Dick Frew has only one, occasional, regret from his three-year army career - that it wasn't longer.
"Had I known Borneo and Vietnam were going to blow up I would have signed on to the regular forces," he says.
"But I was not a peace time soldier. Yes sir, no sir, please sir - it's not me."
It's a windy Wednesday morning when I interview Frew, 82, at the location of his choice - the Tauranga Returned and Servicemen's Association on Cameron Rd.
Amiably posing for a photograph, Frew wonders aloud why on earth the Bay of Plenty Times wants to interview him again.
"I checked, I've been in the paper four times already."
The former Tauranga RSA president with the easy laugh has been a bit of a staple of Anzac Day coverage in recent years.
He's been pictured selling poppies and laying wreaths and has told his tale of tangling with a tiger during the Malayan Emergency more than once.
I'm at least the third reporter he has told about the "young, silly and absolutely bullet-proof" attitude that led him to volunteer to fight a war he knew little about, far from home.
There's no doubt his nearly two years fighting "communist terrorists" in Malaya shaped Frew's life - but I'm here because I'm willing to bet it wasn't the only thing that did.
Frew was born and bred in the King Country.
His builder father, Jim, and mother, Margaret, met and married in Otorohanga, raising five boys there: Bob first then 10 years later Eric, Dick, Cliff and finally Phillip.
Boys ran in the family. His father was one of 10 brothers (plus two sisters), and Frew went on to have two boys of his own, Peter and Mark, with his wife Vera, who died in 2004.
Curiously, all but one of his seven grandchildren have been girls.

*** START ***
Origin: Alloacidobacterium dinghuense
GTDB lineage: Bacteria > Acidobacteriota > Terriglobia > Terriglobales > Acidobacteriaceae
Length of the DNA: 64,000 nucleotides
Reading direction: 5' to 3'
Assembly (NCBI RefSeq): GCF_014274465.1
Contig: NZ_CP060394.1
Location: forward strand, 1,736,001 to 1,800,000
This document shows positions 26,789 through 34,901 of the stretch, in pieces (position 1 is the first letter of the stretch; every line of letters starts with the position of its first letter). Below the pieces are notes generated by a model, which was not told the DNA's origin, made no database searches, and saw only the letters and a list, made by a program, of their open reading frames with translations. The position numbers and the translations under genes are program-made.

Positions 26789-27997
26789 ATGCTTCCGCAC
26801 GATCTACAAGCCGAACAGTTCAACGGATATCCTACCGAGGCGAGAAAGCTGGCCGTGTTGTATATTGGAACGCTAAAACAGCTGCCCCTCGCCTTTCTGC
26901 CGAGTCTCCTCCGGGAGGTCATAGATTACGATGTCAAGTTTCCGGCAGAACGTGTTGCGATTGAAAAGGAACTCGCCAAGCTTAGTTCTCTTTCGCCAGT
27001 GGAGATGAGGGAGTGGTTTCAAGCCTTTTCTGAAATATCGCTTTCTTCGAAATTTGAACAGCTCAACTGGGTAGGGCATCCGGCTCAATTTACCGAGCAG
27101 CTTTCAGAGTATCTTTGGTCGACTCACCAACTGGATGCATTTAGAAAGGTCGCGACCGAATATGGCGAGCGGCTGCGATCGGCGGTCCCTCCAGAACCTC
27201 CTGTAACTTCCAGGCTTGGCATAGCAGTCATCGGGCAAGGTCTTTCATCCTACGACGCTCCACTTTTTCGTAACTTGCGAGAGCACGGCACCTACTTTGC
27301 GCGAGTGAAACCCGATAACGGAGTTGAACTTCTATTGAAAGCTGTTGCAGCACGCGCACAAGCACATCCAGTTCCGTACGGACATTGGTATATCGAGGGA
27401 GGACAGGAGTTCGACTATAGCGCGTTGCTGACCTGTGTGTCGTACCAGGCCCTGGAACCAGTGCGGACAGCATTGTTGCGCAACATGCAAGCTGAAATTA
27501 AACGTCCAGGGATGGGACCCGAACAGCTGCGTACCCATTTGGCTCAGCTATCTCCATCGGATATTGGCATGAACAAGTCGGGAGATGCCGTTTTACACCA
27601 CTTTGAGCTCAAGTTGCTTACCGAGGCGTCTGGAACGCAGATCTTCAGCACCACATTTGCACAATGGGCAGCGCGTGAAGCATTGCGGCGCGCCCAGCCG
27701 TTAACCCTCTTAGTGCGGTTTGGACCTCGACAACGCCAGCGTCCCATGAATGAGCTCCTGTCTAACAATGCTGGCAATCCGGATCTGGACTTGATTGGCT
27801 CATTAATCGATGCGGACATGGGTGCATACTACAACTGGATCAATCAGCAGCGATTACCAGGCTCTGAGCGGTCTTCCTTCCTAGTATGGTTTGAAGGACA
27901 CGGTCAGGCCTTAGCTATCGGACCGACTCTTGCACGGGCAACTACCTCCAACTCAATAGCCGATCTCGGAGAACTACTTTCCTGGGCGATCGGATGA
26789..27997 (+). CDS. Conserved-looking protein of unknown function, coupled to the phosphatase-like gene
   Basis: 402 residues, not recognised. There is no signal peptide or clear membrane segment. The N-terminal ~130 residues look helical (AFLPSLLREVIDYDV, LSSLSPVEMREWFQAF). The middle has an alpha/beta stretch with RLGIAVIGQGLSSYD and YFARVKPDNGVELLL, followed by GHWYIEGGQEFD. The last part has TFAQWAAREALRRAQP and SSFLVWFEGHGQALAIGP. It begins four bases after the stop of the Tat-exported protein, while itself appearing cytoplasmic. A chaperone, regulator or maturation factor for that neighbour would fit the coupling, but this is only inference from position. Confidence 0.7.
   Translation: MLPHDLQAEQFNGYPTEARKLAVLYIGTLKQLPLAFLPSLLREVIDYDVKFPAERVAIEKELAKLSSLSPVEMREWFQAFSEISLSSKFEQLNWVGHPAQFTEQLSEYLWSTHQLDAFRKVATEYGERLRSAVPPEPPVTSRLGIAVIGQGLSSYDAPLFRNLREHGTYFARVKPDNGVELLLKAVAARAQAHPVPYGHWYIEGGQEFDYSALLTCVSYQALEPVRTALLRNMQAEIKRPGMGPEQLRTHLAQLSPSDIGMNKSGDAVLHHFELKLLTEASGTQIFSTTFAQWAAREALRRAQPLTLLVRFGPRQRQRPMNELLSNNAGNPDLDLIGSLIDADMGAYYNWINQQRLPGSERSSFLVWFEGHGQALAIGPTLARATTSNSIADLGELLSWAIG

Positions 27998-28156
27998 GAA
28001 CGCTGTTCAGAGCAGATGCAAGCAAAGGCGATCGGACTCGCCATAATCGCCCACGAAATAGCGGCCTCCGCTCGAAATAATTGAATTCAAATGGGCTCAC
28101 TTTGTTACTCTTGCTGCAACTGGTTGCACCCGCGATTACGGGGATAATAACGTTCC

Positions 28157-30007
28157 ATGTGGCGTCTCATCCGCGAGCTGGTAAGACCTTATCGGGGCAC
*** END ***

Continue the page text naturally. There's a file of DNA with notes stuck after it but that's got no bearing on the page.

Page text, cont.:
Frew says his parents were quiet, unassuming people, though his dad tended to see the world in black and white.
"If we asked 'why', he would say 'because I said so'."
Frew grew up headstrong, a trait that has never left him.
"I'm a rebel."
He hated school, apart from sports, and his stubborn streak clearly gave the teachers a bit of grief.
He got the strap for refusing to memorise a soliloquy "because I didn't like William Shakespeare" and remembers loudly writing off algebra as "a load of rubbish".
At 15 he walked out the same gate he had walked in a decade earlier.
"I would have left at 14 if I had my way."
Oh no you're not
After school Frew left home and went to work on a dairy farm in Te Awamutu. At 18 he returned to Otorohanga and got a job driving trucks for a couple of years, then bulldozers.
In his spare time he played rugby and cricket.
"There were only two sports clubs I wasn't a member of - the hockey club and the tennis club - because they didn't have bars."
The whole King Country was dry then, he said, so the bars were "very illegal" but the police turned a blind eye as long no one got too silly.
Although Frew's family had a history of military service – seven relatives in World War I, three in World War II, cousins to Japan and Korea – he never felt compelled by tradition to follow in their footsteps.
"I think we've done our share."
So when his compulsory military service (CMT) at Papakura Military Camp came along in 1954, he was surprised to find it a good fit.
"I didn't want to go but I enjoyed it."
After joining the army a few years later he didn't tell his mother, who lost a brother in World War II, until a family dinner the night before he left for camp at Papakura.
"I said 'this is going to be the last time I sit around this table for a while'."
He told her he had joined the army and was going to Malaya.
"She said, 'oh no you're not' and I said 'oh yes I am'."
He sailed on November 6, 1959 - the day before his 25th birthday.
I'll tell you something that will make you laugh
Frew has the art of telling funny army stories down pat.
"I'll tell you about the wisdom of the army," Frew says, leaning in.
"I was a truck driver in civvy street. I did my CMT as a truck driver. So when I joined the army, I thought I was gonna be a truck driver.
"They made me a rifleman," he says, leaning back and hooting with laughter.
He also has a good laugh about some big wig's decision to train soldiers for the tropical Malayan jungle in Waiouru ... in the middle of winter.
The tale of the time he came across a tiger came with actions.
He mimed holding a rifle, arms shaking violently with fear as he spotted the tiger standing on a log not 3 metres from him and the men he was the lead scout for.
The tiger ran away, leaving Frew to "reach for the toilet paper". Cue more hearty laughter.
A year before Frew arrived in Malaya a Kiwi soldier named Frank Burdet was dragged out of his hammock by a tiger.
In Frew's battalion, there was an Australian with the same name.